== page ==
The 100-mile Dinner

By Miryam Ehrlich Williamson

blue-green-vegetables

When eight percent of a town’s people read the same book at the same time, the fact is worth noting.  And when those people get together to do what the book’s author wants them to do, you could call it a mass movement.

Last Friday night, 130 residents of the Western Massachusetts town of Leverett (population 1,663), participants in a town-wide reading project centered on Barbara Kingsolver’s book Animal, Vegetable, Miracle, poured into the elementary school gym for dinner, and to talk about the book’s theme.

In the book, Kingsolver tells of her family’s undertaking to eat nothing but locally grown foods for a year.  To honor that idea, with few exceptions the dinner consisted solely of items grown within 100 miles of Leverett.  The entree for the $10-a-plate meal was organic chicken in a garlic and herb sauce.  The chicken came from 103 miles away, because the price was better than any that could be had locally. There was pasta with ricotta and moscarpone, mushrooms, onions, peas, and herbs — all local except the pasta and the wheat it was made from.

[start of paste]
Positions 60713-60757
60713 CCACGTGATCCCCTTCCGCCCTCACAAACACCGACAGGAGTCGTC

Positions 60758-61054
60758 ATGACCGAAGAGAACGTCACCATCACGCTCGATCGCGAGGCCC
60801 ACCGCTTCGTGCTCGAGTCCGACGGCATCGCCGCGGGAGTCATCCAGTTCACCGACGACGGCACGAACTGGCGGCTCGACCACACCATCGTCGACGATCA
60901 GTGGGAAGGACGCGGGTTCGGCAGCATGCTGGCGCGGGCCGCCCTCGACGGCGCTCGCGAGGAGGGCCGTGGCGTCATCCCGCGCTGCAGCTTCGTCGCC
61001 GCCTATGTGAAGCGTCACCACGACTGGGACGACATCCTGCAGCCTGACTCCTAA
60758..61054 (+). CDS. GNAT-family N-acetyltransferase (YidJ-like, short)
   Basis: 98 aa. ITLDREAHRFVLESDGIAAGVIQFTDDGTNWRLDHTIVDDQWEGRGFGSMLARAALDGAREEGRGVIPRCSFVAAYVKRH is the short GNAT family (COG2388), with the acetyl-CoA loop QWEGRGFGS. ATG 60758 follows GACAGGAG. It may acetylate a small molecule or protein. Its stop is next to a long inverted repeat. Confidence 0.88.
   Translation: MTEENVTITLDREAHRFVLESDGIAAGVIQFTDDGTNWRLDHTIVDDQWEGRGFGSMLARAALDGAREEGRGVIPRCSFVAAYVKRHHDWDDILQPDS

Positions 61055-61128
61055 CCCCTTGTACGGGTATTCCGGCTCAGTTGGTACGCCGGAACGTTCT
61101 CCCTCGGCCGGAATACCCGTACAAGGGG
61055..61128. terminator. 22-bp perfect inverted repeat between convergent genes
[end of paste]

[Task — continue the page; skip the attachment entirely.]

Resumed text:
In these parts (Leverett is about 20 miles south of my tiny town, one day closer to spring) March is a cruel month for people who want to eat locally.  Patches of dirty snow are everywhere. Eyes both sharp and eager can catch one-inch hints of crocuses-to-be. But the growing season is a far-off dream, and most vegetables and fruits come out of root cellars and storage bins.

As if by magic, though, one local farm was able to come up with enough baby spinach and arugula to make a salad. There was barramundi from a local fish farm, and mashed potatoes with garlic. Dairy products and apples are easy to come by here, so dessert was apple cake with whipped cream. Local honey and maple syrup were on the menu.

Heading up the cook staff was the owner of a restaurant in the next town over, famous for her locally-grown meals. Cost of the food for 130 came in at just under $1,000, with no skimping in quality or quantity involved.

Until April 14 you can read more at the Greenfield Recorer‘s web site.

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One Response to “The 100-mile Dinner”

  1. Now that’s a localvore’s dream night out. Good price, good food, good company, and no skimping on local.

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